This is one of two middle-grade series books called Scream Around the Campfire (the other one is a Graveyard School book).
Gina and Frank Giardelli, eleven-year-old twins, have been sent to Camp Slumbering Pines for the summer. Gina hates it. She feels invisible because all the other campers know each other, she thinks of the place as Camp Dork, she gets scared by a raccoon, and the girls in her cabin prank her by hiding a garter snake in her bag and shaking a baby rattle so she’ll think it’s a rattlesnake.
Gina is a city girl, unappreciative of all this nature. She also doesn’t appreciate Stacey, the only person who speaks to her initially, because Stacey is “wispy” and “mousy” and Gina doesn’t want to bond with the camp nerd. It’s really, really easy to dislike Gina in the first couple of chapters, and if I’d read this when I was the right age I bet I would have hated her. Reading it as an adult, it’s obvious she’s that kid who copes with loneliness and homesickness by being such a pain in the arse that other kids avoid her, and I was relieved when she started relaxing a little.
At the campfire the first night Gina’s the only person not wearing long socks and hiking boots and a baseball camp. Even Frank is dressed like the rest, and he’s obviously fitting in well with his bunkmates, which makes Gina feel worse.
The guy who runs the camp, Henry Creeley, has plans to build a new, more expensive “camp” site with air conditioning and electricity and room for parents to come stay on the weekend. The campers are not enthused.
The main purpose of the campfire seems to be to scare the kids by telling them about the loggers in the area in 1924 who got attacked by a group of Big Foot. (Is that honestly how you pluralize that? One Big Foot, two Big Foot?? That’s not what I’d have gone with.)
On the way back to the cabin her hair gets caught on bushes and her legs get scratched, and she’s starting to understand the point of the dorky camp clothes as she falls behind. Then she sees the glowing red eyes and large, hairy form of a Big Foot!
She screams and runs back to the cabin, where everyone basically accuses her of lying for attention. By the next day the whole camp knows, and they’re calling her “Big Foot” (and later, “Sasquatch”).
Frank believes her, though. He thinks she scared it when she screamed, and also points out that if the creatures were dangerous, kids would go missing every summer and it would have hit the news. (Their father is a television reporter.)
Gina does well at arts and crafts, though she’s still planning to write a letter home begging to be allowed to go stay with her mother instead. Her mother is helping Aunt Sarah with her new baby, but Gina thinks dirty diapers can’t be any worse than camp.
That night she goes out to use the outhouse, and on her way back something drops a rough blanket over her, picks her up, and carries her off into the woods.
It’s a sasquatch named Oak, and honestly, if Gina was twenty-one instead of eleven I’d have expected them to be a couple by the end of this. But no. Instead he brings her to a cave filled with glowing rocks (I don’t know either; is this a real thing?) and cave paintings, and tells her his people are relying on her to stop construction before their wilderness is destroyed.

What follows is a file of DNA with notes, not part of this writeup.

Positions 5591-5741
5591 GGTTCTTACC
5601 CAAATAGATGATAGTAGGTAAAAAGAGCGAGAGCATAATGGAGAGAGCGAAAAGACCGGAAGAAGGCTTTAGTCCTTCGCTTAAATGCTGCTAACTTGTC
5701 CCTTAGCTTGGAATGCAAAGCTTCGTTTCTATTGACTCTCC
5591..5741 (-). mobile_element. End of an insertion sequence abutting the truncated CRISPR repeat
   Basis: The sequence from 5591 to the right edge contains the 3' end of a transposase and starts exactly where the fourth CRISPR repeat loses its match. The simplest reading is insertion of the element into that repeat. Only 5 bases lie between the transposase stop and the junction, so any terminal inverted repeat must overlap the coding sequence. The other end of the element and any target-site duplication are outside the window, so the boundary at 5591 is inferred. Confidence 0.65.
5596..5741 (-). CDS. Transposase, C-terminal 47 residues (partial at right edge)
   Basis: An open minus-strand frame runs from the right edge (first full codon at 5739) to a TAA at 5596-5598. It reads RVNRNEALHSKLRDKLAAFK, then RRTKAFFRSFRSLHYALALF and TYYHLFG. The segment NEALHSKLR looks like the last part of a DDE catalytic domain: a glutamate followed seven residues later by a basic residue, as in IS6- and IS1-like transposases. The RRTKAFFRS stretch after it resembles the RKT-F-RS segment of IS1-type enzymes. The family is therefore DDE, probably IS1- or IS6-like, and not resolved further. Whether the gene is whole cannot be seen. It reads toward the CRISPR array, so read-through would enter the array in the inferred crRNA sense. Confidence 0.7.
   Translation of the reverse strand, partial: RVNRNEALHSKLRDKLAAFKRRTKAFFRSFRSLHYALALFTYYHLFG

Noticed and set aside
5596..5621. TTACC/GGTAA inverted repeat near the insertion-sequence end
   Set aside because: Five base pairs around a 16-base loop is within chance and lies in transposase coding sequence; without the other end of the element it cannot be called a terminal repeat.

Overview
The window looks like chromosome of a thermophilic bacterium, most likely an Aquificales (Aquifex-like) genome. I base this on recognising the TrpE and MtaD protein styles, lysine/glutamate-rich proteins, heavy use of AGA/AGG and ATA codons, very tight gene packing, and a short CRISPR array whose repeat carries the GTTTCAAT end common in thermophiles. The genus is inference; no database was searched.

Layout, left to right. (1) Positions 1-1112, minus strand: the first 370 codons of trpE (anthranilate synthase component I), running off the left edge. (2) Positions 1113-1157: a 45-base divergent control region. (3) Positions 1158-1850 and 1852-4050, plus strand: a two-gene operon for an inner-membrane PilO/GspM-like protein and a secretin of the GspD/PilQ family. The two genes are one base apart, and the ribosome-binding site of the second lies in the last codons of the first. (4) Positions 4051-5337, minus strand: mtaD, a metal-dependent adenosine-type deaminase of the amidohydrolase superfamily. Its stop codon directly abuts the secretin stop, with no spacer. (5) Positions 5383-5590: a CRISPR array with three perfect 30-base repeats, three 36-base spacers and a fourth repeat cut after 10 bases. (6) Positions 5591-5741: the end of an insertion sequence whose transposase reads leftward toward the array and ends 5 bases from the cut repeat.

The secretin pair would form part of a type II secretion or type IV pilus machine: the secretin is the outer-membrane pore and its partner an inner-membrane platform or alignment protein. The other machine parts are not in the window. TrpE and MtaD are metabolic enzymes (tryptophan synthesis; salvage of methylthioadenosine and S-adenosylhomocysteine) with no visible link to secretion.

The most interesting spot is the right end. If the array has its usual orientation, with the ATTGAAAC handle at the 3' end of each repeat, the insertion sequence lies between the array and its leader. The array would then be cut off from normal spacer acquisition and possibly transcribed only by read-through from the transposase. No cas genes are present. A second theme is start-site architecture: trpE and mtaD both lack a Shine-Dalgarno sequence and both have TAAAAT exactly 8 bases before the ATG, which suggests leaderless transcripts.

Gina spends the rest of the book valiantly trying. She talks to Mr. Creeley first, which seems unlikely to succeed (and it doesn’t, because a) he thinks she’s lying to get sent home and b) he wants to make money on a new camp, not pander to hairy woods creatures).
Meanwhile the Big Foot (ugh, HOW is that a PLURAL. I hate this) are escalating things by bending up the flagpole, throwing out the perishable food, tossing away a concrete step, and taking a bite out of a baseball. On the bright side, Gina’s cabin mates start to believe her, and try to help her come up with ways to stop the construction from going ahead.
Gina manages to phone home and leave messages for her father informing him of the hostile Big Foot presence at camp. Ha. Frank gets kidnapped by the Big Foot (Big Foots. Big Feet. PLEASE).
Gina goes after him, and the whole camp are out searching for them, but they can’t find them because the Big Foot cave is in “the shadow zone,” kind of a parallel universe to our own. Then Gina and Frank escape the now-angry creatures, only to be confronted by a very angry Mr. Creeley.
Creeley does a full-fledged villain monologue about how nothing can stop his construction plans and he should’ve just blown up the cave with the kids inside. Only, surprise: Mr. Giardelli and his camera man are there, recording it all.
Gina tries to show her father the cave, but it’s gone back to the shadow zone or whatever, and just looks like an ordinary cave conspicuously un-filled with cave paintings or Big Foot.
But it doesn’t matter, because Mr. Giardelli has discovered that Creeley showed fake maps to the Environmental Planning Agency, and he doesn’t actually have permission to build anything here at all.
Happy endings all around! Not in the Bigfoot Erotica sense, though. Creeley hands the camp over to his sister, who loves the camp as is. Gina and Frank are allowed to go home if they want to, but they no longer want to, because they’ve adjusted to camp and made friends.
Then Oak comes to visit Gina one last time, and it really is slightly romantic. Sorry. I know it’s not meant to be, but…
I looked back at Oak, who was still laughing. Actually he was kind of cool-looking, in a heavy metal kind of way. (p. 123)